The Hope, 2012

It’s been a busy month in Israel. And a busy month or two for me, as I completed a huge work-related milestone in March — organizing and executing a 5-city U.S. Investor Road Show for 13 Israeli hi-tech start-ups.

For me, the last few months of winter were intense as I balanced the demands of work with the demands of my family. I was in in the states for the last 10 days of March and back in Israel in time for Passover, with it’s two week school break.

Now we’re deep into Israel’s nationalistic stretch: The days encompassing Yom HaShoah, YomHaZikaron, and Yom HaAtzmaut (Holocaust Remembrance Day, Israel’s Fallen Soldiers Remembrance Day, and Independence Day).  There is certainly much for a new oleh to observe and reflect upon during this time. But the truth is, I still feel very much an outsider when it comes to honoring Israel’s fallen and celebrating the miracle of her existence.

Of course, I will do as anyone living in Israel would do during this week: Perhaps I will watch a documentary or two on the life of a fallen soldier and the impact of his death on his family. I will show up to the events organized by my community. I will dress my kids in blue and white. I will snap photos of my children and my husband singing nationalistic songs. I will feel awkward that I don’t know the words or the melodies. But nonetheless I will feel pride: for them, my family, the loves of my life.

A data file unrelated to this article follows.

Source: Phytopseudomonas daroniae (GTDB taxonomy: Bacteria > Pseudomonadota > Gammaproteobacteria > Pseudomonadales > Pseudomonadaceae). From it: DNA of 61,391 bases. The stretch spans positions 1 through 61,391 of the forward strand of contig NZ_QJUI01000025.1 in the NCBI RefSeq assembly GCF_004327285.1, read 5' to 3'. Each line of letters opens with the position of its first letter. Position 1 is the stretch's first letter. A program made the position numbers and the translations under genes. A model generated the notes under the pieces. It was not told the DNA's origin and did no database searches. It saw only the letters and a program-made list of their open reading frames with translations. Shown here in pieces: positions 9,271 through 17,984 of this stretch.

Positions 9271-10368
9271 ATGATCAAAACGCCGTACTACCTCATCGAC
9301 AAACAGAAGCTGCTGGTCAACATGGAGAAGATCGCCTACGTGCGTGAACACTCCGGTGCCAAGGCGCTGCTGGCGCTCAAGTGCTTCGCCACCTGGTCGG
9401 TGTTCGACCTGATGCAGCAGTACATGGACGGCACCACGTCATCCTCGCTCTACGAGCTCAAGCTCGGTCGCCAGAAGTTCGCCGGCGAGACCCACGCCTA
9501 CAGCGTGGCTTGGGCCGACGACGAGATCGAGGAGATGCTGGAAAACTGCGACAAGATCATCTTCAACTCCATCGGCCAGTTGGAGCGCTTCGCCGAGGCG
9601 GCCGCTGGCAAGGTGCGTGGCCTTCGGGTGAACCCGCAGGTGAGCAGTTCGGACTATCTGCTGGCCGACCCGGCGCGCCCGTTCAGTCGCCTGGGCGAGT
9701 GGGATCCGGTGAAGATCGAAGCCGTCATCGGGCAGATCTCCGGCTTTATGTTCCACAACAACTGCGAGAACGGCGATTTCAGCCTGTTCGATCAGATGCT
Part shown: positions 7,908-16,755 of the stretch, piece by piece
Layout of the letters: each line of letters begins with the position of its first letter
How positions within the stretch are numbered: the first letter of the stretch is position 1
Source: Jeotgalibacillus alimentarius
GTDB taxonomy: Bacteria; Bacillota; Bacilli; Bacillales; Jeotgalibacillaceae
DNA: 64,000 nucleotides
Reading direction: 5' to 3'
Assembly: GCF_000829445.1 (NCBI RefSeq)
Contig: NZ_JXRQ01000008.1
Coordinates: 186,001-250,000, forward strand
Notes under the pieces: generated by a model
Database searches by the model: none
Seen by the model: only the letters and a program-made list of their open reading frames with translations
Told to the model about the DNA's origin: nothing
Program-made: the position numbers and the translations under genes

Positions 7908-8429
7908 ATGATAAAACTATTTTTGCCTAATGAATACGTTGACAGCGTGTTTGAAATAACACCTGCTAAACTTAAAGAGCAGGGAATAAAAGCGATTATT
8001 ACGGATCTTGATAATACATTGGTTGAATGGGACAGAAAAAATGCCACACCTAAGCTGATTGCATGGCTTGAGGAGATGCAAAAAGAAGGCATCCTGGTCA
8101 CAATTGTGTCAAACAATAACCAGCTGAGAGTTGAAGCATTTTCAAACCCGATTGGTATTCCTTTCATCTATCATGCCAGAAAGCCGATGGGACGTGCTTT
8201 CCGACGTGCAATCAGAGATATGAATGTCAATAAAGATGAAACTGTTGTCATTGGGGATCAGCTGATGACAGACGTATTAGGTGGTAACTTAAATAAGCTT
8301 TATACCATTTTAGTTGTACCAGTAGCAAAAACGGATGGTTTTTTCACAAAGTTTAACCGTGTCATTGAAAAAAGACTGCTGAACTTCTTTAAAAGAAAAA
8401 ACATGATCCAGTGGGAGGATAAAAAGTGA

I might shed a tear or two.

But the truth is, I don’t feel these holidays in my heart of hearts.

Don’t feel sorry for me. Don’t judge me. I am sure it’s normal, and not a sign of some pathology.

The fact that I don’t feel in my heart of hearts the hurt of losing a brother or a father in the Yom Kippur War is, in fact, a blessing to me. It’s a gift. It’s a hurt I don’t miss.

The fact that I don’t yet feel connected to the relief that comes with knowing your homeland is safe, after war, is also a blessing.

The fact that I live in Israel and don’t feel connected to the pain or to the relief means that it’s possible to live in Israel and feel safe. It means that it is possible to live in Israel and experience a tragedy-free life.

There are not many who would acknowledge this to be true or even understand how such words can come from my lips as headlines shout the threat of war with Iran, or as sirens continue to wail in Southern Israel.

There are some who will call me stupid for thinking it, and insensitive for writing it.

And there are some — The ones who dream. The ones who create the worlds we live into. The ones who imagine the future as they would have it be — Those people would smile. And nod knowingly.

Those people would see that we already live in the future we all hope for.

The future in which Israel is safe. Free of violence. Free of war. Free of fear.

Because for me, that future is today. This moment. Right now.

And if for one day, I may live in Israel and not feel the pain or fear or suffering, doesn’t it mean a safe, war-free Israel already exists?

Sit with it for a moment: Israel is safe. Israel is a place without suffering.

If it is true, may this be a comfort to those who have lost loved ones in Israel’s wars?

It should be. Because it’s what their loved ones were fighting for.

May it be a comfort to those who still bear scars from terrorist attacks or from rockets?

I hope so. Because it means there is hope that there will be no more scars.

If one person can live in Israel and for just one moment feel safe and secure and free to live her life –work, play laugh, love — then it must be true.

It is in this moment, in this one moment, when hope is born; and futures, as we dream them, are real.

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